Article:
When the Operations team was changing a job plan, the wrong date was entered, and it created over 1,800 work tasks. They have since tried to retire them and they changed to Draft status. To get rid of these, can the job plan itself be retired?
[Admin: To see other related posts, use the Job Plan tag.]
I’m looking for some information on how others have addressed the tracking of activities like meetings, training, and other off-stage activities without recording this time against a standing open work task?
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I was wondering if there is a way to set the PM work schedule for every 2 years, maybe even 3 or 4 years?
When entering the schedule for a PM task, you would think that you could select the Recurrence Pattern Type of “Yearly”, and then enter every 2 years, 3 years, and so on, but no, you can’t! One rather cumbersome solution is to enter a yearly schedule (i.e. every year) and then set a number of exception dates for the years when you do not want the task to happen. That is a bit awkward.
The better, but less obvious, solution is to choose the Recurrence Pattern Type of “Monthly”. This offers two options to set the schedule to either “Day [x] of every [x] months” or “The [first] [Monday] of every [x] months”. Choose whichever one suits your needs, and set the “every [x] months” value to every 24 months, 36 months, 48 months, etc. The main downside of this is that the word “Monthly” appears in the name of the tasks produced, which is misleading when the schedule is effectively based on a number of years.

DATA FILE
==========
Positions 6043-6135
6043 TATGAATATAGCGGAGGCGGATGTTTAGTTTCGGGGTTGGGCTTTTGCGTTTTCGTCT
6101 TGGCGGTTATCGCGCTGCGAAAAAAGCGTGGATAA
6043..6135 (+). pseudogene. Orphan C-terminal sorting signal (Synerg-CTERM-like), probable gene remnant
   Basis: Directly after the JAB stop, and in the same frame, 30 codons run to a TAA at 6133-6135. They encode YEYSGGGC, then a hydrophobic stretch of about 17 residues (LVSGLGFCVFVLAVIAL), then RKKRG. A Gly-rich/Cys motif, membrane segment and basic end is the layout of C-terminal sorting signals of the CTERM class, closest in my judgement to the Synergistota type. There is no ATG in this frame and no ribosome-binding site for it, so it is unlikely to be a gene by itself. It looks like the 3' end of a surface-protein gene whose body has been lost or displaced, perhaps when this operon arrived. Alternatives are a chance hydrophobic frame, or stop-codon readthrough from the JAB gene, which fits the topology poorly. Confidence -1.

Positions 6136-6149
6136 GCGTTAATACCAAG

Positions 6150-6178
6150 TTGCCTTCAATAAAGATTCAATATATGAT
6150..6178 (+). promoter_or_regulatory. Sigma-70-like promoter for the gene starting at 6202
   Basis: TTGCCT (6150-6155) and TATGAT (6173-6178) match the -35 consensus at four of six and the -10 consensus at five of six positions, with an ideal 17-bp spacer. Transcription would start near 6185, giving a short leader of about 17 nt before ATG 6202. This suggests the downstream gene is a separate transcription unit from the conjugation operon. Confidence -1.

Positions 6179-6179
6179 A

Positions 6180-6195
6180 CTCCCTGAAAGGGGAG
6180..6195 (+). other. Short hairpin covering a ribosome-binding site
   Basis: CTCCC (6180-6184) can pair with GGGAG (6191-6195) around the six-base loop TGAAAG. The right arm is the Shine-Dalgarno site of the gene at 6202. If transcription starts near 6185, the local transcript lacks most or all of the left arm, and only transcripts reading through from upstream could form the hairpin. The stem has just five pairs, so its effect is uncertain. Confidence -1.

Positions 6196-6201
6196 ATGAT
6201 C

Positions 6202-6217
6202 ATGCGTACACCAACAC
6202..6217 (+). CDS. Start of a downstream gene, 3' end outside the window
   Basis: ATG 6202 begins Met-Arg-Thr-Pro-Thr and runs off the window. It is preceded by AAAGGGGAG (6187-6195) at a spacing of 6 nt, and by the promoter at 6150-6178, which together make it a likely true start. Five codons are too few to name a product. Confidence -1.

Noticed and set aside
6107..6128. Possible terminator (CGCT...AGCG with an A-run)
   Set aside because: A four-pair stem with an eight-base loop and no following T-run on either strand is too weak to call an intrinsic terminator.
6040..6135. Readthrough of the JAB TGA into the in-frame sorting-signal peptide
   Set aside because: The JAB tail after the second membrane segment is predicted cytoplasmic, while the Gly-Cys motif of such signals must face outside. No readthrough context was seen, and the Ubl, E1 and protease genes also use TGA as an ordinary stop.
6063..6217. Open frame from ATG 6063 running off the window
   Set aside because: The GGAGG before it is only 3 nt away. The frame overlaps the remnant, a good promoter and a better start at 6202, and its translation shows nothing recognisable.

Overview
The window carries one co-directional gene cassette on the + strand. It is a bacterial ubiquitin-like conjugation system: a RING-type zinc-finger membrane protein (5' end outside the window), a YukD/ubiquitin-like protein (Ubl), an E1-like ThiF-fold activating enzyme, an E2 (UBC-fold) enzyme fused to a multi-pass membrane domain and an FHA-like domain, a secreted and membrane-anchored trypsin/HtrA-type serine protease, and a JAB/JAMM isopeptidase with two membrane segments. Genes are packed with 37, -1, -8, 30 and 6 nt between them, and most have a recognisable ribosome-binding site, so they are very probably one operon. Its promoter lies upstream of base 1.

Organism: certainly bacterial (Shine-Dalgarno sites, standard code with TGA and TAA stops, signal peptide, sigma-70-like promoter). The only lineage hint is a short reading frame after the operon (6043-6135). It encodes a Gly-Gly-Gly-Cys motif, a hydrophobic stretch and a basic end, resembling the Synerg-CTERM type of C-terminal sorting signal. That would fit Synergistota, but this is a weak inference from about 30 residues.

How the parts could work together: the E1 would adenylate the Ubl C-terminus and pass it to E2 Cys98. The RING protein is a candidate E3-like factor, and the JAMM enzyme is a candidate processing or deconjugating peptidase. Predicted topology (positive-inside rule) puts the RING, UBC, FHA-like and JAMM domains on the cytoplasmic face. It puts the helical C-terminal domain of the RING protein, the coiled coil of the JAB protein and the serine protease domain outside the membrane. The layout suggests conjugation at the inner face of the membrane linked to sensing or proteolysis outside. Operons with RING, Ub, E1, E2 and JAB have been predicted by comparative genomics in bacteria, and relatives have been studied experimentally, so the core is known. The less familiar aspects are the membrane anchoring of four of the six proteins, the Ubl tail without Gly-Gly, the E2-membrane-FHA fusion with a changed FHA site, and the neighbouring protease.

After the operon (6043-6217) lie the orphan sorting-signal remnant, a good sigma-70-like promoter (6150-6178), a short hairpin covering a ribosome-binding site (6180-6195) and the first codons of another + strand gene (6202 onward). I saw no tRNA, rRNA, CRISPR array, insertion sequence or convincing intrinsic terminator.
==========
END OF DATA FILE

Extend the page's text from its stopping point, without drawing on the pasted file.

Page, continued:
[Admin: To see other related posts, use the Preventive tag or Scheduling tag.]
In TRIRIGA, why doesn’t my dependent task go any further than the planned end date, if I move the parent task beyond the planned end date?
The task that is being moved (along with its dependent task) eventually violates the planned end constraint. The task that is in violation of the constraint is in red, and the dependent task will not be moved past the planned end. If there is no planned end, then there is no constraint and you can freely move both tasks.
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In a Gantt section, the section is not honoring the associated report sort order.
The issue was caused by the dynamic ordering that was implemented by the project tasks’ internal tree set. The BO query comparison was performed by using the string form of the columns. Moving forward, we resolved an issue where the default Gantt sort ordering, and the sort ordering immediately after importing an MPP project file, did not correctly order by the sequence ID based on the Gantt section query configuration.
[Admin: This post is related to the 06.14.17 post about task date issues when importing MS Project (MPP) files. To see other related posts, use the Gantt tag.]
The “Apply Record” and “Apply Template” methods use current time stamps, instead of source-record time stamps when mapping to the created tasks.
We needed to make modifications to use a Query task to grab all associated tasks and task templates on the target record, and call two workflows against each to force updates to the Planned Start and Planned End dates within the context of their associated calendars. Moving forward, the application now correctly applies the task calendar hour restrictions to the tasks and task templates when using the “Apply Template” and “Apply Record” functionality with capital projects.
[Admin: To see other related posts, use the Templates tag or Calendar tag.]